Junior Giants launch in Carson City

6-year-old Anthony Pacheco gets a hit for his Junior Giant 'Yellow Lightning' team Friday at the Livermore Sports Complex.

6-year-old Anthony Pacheco gets a hit for his Junior Giant 'Yellow Lightning' team Friday at the Livermore Sports Complex.

While it’s a non-competitive league, the fundamentals of baseball are stressed in the Junior Giants program.

Coaches exhort the young boys and girls in the field to get in ready position, touching their gloves to the ground and the young players enthusiastically comply.

And the fundamentals can be as fundamental as they get. After one infielder fielded a ball he threw to third base. When the coach asked him where first base was, the player pointed to first base. After he showed the player where first base was the coach said, “you’re learning.”

Another young girl who was having fun came over to the dugout to hug her mother. “And you were scared to come,” the mother told her child.

It’s all part of the free Junior Giants program sponsored by the San Francisco Giants which stresses character development. This is Carson City’s first year in the program, which held its opening day of games Friday at the Pete Livermore Sports Complex during its second week.

The program is off to a strong start with 165 boys and girls and 47 volunteers. With Little League winding down and entering its all-star stage of the season, Junior Giants also provides another alternative for youth to play baseball. The program will last for eight weeks.

Lanae Mitchell, who’s 8-year-old son, Zealand, played Little League last year, decided to sign her son up for Junior Giants this year after receiving a flier at school. “He enjoyed the Little League season so much,” Mitchell said. “It was fun.”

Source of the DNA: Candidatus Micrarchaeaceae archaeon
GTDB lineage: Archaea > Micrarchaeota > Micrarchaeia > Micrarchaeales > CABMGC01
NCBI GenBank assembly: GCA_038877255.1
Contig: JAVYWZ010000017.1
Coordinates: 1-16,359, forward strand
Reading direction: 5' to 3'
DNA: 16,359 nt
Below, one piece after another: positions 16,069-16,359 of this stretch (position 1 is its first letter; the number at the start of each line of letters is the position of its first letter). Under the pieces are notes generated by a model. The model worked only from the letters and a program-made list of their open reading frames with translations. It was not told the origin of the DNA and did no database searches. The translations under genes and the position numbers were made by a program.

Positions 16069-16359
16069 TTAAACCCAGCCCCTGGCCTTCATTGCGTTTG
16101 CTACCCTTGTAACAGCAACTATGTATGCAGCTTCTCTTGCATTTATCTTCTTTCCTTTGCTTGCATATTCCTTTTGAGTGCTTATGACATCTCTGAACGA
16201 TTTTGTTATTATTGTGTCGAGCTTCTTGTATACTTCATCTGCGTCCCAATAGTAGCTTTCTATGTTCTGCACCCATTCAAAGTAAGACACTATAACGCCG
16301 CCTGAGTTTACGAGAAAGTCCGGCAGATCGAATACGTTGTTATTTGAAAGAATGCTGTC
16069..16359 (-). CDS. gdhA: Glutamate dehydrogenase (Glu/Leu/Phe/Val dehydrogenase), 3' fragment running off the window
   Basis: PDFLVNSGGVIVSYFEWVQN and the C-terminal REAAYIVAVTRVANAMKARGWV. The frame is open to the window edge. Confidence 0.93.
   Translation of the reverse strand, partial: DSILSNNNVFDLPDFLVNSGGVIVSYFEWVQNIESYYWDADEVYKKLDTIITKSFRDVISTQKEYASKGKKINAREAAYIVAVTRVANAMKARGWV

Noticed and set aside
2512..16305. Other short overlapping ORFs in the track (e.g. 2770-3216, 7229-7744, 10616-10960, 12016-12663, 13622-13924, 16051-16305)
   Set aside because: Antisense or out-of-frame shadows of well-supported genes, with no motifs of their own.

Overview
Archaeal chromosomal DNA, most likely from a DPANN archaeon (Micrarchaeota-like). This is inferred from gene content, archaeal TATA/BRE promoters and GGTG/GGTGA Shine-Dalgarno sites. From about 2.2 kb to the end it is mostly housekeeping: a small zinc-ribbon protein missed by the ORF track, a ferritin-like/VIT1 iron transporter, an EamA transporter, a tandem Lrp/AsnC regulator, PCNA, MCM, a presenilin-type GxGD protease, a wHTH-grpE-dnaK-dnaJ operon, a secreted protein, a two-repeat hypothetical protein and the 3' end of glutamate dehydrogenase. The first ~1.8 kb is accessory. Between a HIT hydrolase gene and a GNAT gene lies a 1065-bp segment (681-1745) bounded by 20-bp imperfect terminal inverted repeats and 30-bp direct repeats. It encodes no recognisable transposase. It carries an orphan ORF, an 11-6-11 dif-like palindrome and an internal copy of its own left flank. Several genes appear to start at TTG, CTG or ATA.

She said Zealand was also having fun in Junior Giants.

“It’s really fun,” she said. “I never played a sport. He’s learning things from the other kids.”

He’s also learning character development from the program. Each week stresses a different theme and this past week has been health, which stresses healthy eating and exercise. “He’s excited to eat healthy foods,” said Mitchell about her son. She said her son asks her, “mom did I eat well today?”

And while education won’t be stressed until week four, the program is already having an impact on Zealand in that area, Mitchell said.

“He never wanted to do homework during the summer,” Mitchell said. “He was just basically zoning out.” But that has changed, Mitchell said.

Families in the program take a survey to see what kind of an effect Junior Giants has as are the children drinking more water and reading more. Families who complete the surveys receive tickets to a Giants game at AT&T Park.

Players who attend each week receive a bobblehead doll of San Francisco Giants shortstop Brandon Crawford, who’s this year’s Junior Giants player ambassador.

The Giants provide plenty of swag for the kids.

“They provide all kinds of Giants gear to give to the kids, which is awesome,” said Jade Hickman, the Junior Giants ambassador for Carson City.

The four tenants of the Junior Giants program are teamwork, leadership, confidence and integrity. Confidence is stressed in week three, teamwork is stressed in week five, leadership is stressed in week six and integrity is stressed in week 8.

One of the most important aspects of the program is anti-bullying. That part of the program is led by Giants relief pitcher Sergio Romo and players can take strike out bullying pledge.

The program has a 5-to-6-year-old T-ball division and divisions for ages 7-9 and 10-13.

For Kim Milstad, who moved from the Bay Area in October, the program was a chance to become more a part of the community. Her 7-year-old son Robert participates in the program.

Milstad said for her son, she thought about the program, “that it would be a good way to make friends outside of school.”

Even though Milstad is a Giants fan, she said about the program, “I never heard of this before.”

But the noncompetitive program was the right fit for her son, she said. “My son is not competitive at all. He’s very, very shy. This helps him come out of his shell a little bit.”


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